Singles’ Day: How Staying Single After My Breakup Taught Me How Important It Is To Be Alone
A breakup is one of the most emotionally taxing things one can go through. I feel like we don’t treat them as seriously now just because of how common relationships and consequently breakups have gotten. But, losing someone you love is painful no matter the reason or context. But after all emotions from the breakup settle, how do you move on from the pain? How do you learn to identify yourself outside of your relationship and ex-partner? These were questions that flooded my mind over a year ago when I broke up with my ex. At the time, I had been in and out of serious relationships before my ex and I dated for over a year. That relationship gave me the time to realise everything wrong with how I was approaching my romantic relationships. Not only had I not been giving myself time to heal from a breakup, I would be so emotionally invested in them that I had no idea how to hold my own when I was a girlfriend. I would end up being a caricature of my boyfriend’s expectations and needs without fully understanding my own. All this would eventually lead to me being unhappy and dissatisfied with the relationship pushing it to its eventual doom. So after my breakup, I actively chose to remain single and figure out who I was outside of my romantic endeavors. On this Singles’ Day, let’s talk about how that has gone for me.
I won’t lie, it wasn’t easy for me in the beginning after the breakup. I realised how hard it was for me to not fall into my old patterns. I had deleted dating profiles that I had had for years. And now that I’d decided to not fall into the same unhealthy pattern of coping with breakups by getting validated by men, I had to figure out a way to handle the loss of my relationship. One of the things that helped was something that has always helped me during traumatic events: escaping into the world of fiction. Be it through writing or reading, I have realised that the world of fiction has always created a comfortable bubble which I can escape into. This is when I discovered anime and what a discovery it has been! Over a year later and I am a complete weeb but let’s not go into me fangirling right now. It might sound absurd but anime helped me cope and distract myself from the breakup and the lowkey existential crisis I was going through.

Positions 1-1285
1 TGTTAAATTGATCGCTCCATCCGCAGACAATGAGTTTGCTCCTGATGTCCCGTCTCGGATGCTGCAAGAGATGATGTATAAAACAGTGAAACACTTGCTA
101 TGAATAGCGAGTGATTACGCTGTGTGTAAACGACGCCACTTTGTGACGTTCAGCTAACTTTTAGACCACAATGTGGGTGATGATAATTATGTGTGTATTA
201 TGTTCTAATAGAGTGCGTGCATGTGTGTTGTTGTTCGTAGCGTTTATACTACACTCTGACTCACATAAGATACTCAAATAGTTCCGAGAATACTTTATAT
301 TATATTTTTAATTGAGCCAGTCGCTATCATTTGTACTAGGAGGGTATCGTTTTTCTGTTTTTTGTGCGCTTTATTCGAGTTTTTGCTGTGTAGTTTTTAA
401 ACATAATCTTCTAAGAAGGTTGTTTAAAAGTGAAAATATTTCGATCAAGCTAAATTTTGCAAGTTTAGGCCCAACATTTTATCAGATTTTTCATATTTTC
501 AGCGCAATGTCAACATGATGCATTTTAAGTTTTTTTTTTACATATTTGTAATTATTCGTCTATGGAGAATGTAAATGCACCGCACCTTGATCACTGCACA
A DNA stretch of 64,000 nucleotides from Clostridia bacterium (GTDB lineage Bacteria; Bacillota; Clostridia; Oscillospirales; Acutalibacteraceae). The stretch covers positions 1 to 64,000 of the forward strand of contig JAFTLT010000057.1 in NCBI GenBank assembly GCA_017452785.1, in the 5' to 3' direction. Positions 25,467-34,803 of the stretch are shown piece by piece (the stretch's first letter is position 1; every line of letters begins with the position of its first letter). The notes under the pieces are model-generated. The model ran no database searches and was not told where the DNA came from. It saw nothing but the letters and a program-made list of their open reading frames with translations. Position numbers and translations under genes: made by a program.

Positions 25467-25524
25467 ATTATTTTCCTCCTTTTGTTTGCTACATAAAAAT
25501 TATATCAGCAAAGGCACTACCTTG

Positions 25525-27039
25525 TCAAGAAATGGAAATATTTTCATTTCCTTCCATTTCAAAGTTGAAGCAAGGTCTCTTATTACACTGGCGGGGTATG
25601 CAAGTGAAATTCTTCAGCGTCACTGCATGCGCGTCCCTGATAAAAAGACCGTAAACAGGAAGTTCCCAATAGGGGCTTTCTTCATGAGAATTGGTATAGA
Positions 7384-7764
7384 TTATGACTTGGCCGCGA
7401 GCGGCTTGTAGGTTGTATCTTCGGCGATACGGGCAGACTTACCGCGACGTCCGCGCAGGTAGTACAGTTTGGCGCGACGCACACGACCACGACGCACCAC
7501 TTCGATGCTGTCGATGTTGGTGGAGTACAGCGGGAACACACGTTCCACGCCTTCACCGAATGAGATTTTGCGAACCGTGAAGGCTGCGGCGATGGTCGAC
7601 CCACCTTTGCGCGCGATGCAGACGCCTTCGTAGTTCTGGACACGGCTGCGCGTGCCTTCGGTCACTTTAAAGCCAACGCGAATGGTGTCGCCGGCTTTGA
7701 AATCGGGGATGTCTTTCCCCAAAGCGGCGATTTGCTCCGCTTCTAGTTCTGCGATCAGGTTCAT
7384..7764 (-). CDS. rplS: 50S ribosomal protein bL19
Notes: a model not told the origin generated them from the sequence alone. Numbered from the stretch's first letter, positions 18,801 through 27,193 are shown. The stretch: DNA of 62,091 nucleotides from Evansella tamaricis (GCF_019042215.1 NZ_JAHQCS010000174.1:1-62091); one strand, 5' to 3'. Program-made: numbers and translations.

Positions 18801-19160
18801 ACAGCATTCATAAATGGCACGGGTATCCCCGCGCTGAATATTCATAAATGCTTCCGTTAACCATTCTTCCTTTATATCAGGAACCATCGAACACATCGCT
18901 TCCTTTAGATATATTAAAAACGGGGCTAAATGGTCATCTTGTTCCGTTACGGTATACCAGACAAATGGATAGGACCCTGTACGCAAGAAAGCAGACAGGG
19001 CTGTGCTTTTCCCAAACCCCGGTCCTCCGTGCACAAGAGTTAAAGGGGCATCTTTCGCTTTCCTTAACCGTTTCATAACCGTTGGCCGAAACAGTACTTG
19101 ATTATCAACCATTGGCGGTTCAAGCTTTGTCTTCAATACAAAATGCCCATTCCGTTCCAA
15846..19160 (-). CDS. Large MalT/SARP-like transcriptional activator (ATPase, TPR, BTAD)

Then one day and I woke up and decided that I wanted to learn to be comfortable being by myself. I am an introvert but my social anxiety always makes me want company in public places. And I didn’t want to need people anymore. I am not trying to be like an edgy emo girl and that isn’t the context I am talking about in any way. I found that I had been bound to the attention and validation that my relationships gave me to an extent that they became my identity. And I wanted to reclaim that. To me, that meant truly being comfortable in my own company, no matter how nerve-wracking that would be. I started small; coffee dates by myself with a book. I went to a local Starbucks (or a cheaper cafe on days I was broke) and just lost myself in a book while I sipped on some drink. I did this for a while until I got comfortable being in my own company.
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After this, I decided to complete one of my biggest bucket list things: going on a solo trip. Now a “solo trip” is an overstatement for what I did but I will discuss it. I went to Matheran for a weekend. Yeah, yeah, it is not a big deal but my God did I have a fun time! I went around the market place by myself, did some shopping and even went to all the attraction points on a horse. And as I sat there at sunset point at the end of my eventful weekend, I felt free. Free of my discomfort with myself, free of my self-consciousness, free of a lot of my insecurities. I teared up at the thought of being alone and okay and how reassuring this trip has been to my own individuality.
Since then, I have been going to therapy and while I still have a long way to go, I know that I will be okay. Being single after a relationship might seem daunting and scary. But being single isn’t a bad thing. I realised that I was never fully comfortable in my relationships either because I personally wasn’t okay with myself. How could I expect to be loved without inhibitions if I couldn’t even acknowledge my individuality? I feel like being a literature student, I grew up to be a hopeless romantic. And the idea of being “fixed” be someone’s unconditional love appealed to me. But that isn’t how reality works, does it? In reality, we come into this world alone and that’s exactly how we go. We are our own “saviours”. We have to pick up our broken selves and fix ourselves to be better people not for a partner but for our own selves. Because in the end, aren’t we the ones who have to live with ourselves forever?